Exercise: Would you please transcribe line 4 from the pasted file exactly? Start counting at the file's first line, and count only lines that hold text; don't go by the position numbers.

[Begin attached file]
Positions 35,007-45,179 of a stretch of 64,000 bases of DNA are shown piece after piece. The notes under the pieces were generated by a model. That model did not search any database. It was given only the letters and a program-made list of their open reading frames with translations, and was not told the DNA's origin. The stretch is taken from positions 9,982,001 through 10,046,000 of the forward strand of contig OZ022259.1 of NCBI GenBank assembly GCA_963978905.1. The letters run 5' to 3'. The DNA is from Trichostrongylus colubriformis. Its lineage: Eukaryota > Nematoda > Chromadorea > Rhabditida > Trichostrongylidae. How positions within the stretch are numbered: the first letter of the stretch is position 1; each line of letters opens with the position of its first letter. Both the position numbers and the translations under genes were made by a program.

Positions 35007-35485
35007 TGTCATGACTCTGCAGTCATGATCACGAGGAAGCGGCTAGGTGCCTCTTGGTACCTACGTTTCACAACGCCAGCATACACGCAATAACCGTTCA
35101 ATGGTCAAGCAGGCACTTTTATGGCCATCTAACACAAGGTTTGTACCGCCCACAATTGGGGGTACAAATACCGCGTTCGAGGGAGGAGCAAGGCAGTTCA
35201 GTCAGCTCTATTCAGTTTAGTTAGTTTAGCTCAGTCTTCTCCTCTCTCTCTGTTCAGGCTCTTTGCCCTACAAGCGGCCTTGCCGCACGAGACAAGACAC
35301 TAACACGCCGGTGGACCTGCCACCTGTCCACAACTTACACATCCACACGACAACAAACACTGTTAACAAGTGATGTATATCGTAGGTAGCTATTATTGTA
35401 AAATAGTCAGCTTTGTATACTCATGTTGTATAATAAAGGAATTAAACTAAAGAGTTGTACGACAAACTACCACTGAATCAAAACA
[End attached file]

35101 ATGGTCAAGCAGGCACTTTTATGGCCATCTAACACAAGGTTTGTACCGCCCACAATTGGGGGTACAAATACCGCGTTCGAGGGAGGAGCAAGGCAGTTCA